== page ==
In response to comment by Telofy  (EA Profile) on Why I left EA
Comment author: kbog  (EA Profile) 20 February 2017 09:34:20PM *  1 point [-]

it’s also important to prevent the people who are not sufficiently aligned from taking it – for the sake of the movement

How so?

If they're not aligned then they'll eventually leave. Along the way, hopefully they'll contribute something.

It would be a problem if we loosened our standards and weakened the movement to accommodate them. But I don't see what's harmful about someone thinking that EA is for them, exploring it and then later deciding otherwise.

and for their own sake.

Seriously? We're trying to make the world a better place as effectively as possible. I don't think that ensuring convenience for privileged Western people who are wandering through social movements is important.

In response to comment by kbog  (EA Profile) on Why I left EA
Comment author: Telofy  (EA Profile) 21 February 2017 09:20:04AM *  2 points [-]

There be dragons! Dragons with headaches!

I think the discussion that has emerged here is about an orthogonal point from the one I wanted to make.

Seriously? We're trying to make the world a better place as effectively as possible. I don't think that ensuring convenience for privileged Western people who are wandering through social movements is important.

A year ago I would’ve simply agreed or said the same thing, and there would’ve been no second level to my decision process, but reading about religious and movement dynamics (e.g., most recently in The Righteous Mind), my perspective was joined by a more cooperation-based strategic perspective.

So I certainly agree with you that I care incomparably more about reducing suffering than about pandering to some privileged person’s divergent moral goals, but here are some more things I currently believe:

  1. The EA movement has a huge potential to reduce suffering (and further related moral goals).
  2. All the effort we put into strengthening the movement will fall far short of their potential if it degenerates into infighting/fragmentation, lethargy, value drift, signaling contests, a zero-sum game, and any other of various failure modes.
  3. People losing interest in EA or even leaving with a loud, public bang are one thing that is really, really bad for cohesion within the movement.

When someone just sort of silently loses interest in EA, they’ll pull some of their social circle after them, at least to some degree. When someone leaves with a loud, public bang, they’ll likely pull even more people after them.

If I may, for the moment, redefine “self-interested” to include the “self-interested” pursuit of altruistic goals at the expense of other people’s (selfish and nonselfish) goals, then such a “self-interested” approach will run us into several of the walls or failure modes above:

  1. Lethargy will ensue when enough people publicly an privately drop out of the movement to ensure that those who remain are disillusioned, pessimistic, and unmotivated. They may come to feel like the EA project has failed or is about to, and so don’t want to invest into it anymore. Maybe they’ll rather join some adjacent movement or an object-level organization, but the potential of the consolidated EA movement will be lost.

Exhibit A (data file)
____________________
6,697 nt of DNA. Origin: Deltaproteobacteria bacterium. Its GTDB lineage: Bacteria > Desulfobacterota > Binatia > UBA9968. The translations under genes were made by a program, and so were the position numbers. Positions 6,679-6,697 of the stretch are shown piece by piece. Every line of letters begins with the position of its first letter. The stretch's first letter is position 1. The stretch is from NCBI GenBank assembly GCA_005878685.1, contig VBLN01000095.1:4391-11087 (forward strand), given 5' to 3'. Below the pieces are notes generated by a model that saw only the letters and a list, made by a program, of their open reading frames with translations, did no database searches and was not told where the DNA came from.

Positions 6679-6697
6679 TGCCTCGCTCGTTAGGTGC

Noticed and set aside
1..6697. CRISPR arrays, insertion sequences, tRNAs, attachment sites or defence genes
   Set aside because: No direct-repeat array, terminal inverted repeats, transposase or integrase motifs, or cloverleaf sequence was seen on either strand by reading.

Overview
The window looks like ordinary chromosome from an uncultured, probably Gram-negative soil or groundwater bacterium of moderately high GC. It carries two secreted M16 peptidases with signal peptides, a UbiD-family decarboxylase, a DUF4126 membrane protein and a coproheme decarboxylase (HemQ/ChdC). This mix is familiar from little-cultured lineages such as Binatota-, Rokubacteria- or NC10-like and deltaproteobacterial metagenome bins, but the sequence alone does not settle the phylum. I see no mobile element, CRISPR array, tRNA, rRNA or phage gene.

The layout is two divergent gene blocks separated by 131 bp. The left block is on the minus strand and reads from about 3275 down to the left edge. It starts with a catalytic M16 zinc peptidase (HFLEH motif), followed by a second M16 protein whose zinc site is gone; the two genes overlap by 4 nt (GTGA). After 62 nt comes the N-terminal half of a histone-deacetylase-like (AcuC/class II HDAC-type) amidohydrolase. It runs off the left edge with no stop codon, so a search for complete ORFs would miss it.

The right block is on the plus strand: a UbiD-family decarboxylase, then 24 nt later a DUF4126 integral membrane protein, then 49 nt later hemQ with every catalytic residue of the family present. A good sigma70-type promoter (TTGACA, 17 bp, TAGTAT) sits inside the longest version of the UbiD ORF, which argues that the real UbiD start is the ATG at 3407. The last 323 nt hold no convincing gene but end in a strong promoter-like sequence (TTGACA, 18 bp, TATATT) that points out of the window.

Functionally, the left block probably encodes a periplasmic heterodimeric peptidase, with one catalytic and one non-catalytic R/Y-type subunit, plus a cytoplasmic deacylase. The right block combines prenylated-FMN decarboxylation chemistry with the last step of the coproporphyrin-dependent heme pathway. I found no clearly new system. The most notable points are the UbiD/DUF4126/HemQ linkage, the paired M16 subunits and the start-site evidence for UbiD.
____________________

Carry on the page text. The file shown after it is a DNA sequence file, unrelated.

2. Infighting or frgmentation will result when people try to defend their EA identity. Someone may think, “Yeah, I identify with core EA, but those animal advocacy people are all delusional, overconfident, controversy-seeking, etc.” because they want to defend their ingrained identity (EA) but are not cooperative enough to collaborate with people with slightly different moral goals. I have more and more the feeling that the whole talk about ACE being overconfident is just a meme perpetuated by people who haven’t been following ACE or animal advocacy closely.
  3. Value drift can ensue when people with new moral goals join the movement and gradually change it to their liking. It happens when we moral-trade away too much of our actual moral goals.
  4. But if we trade away too little, we’ll create enemies, resulting in more and more zero-sum fights with groups with other moral goals.

The failure modes most relevant to this post are the lethargy and the zero-sum fights one:

If they're not aligned then they'll eventually leave. Along the way, hopefully they'll contribute something.

Someone who finds out that they actually don’t care about EA will feel exploited by such an approach. They’ll further my moral goal of reducing suffering for the time they’re around, but if they’re, e.g., a Kantian, they’ll afterwards feel instrumentalized and become a more or less vocal opponent. That’s probably more costly for us than whatever they may’ve contributed along the way unless the first was as trajectory-changing as I think movement building (or movement destroying) can be.

So I should’ve clarified, also in the interest of cooperation, I care indefinitely more about reducing suffering than about pandering to divergent moral goals of “privileged Western people.” But they are powerful, they’re reading this thread, and they want to be respected or they’ll cause us great costs in suffering we’ll fail to reduce.

In response to Why I left EA
Comment author: Telofy  (EA Profile) 20 February 2017 07:22:42PM 1 point [-]

Should we maybe take this as a sign that EA needs to become more like Aspirin, or many other types of medicine? I just checked an Aspirin leaflet, and it said clearly exactly what Aspirin is for. The common “doing the most good” slogan kind of falls short of that.

The definition from the FAQ is better, especially in combination with the additional clarifications below on the page:

Effective altruism is using evidence and analysis to take actions that help others as much as possible.

We’ve focused a lot on finding (with high recall) all the value aligned people who find EA to be exactly the thing they’ve been looking for all their lives, but just like with medicine, it’s also important to prevent the people who are not sufficiently aligned from taking it – for the sake of the movement and for their own sake.

Asprin may be a good example because it’s not known for any terrible side effects, but if someone takes it for some unrelated ailment, they’ll be disillusioned and angry about their investment.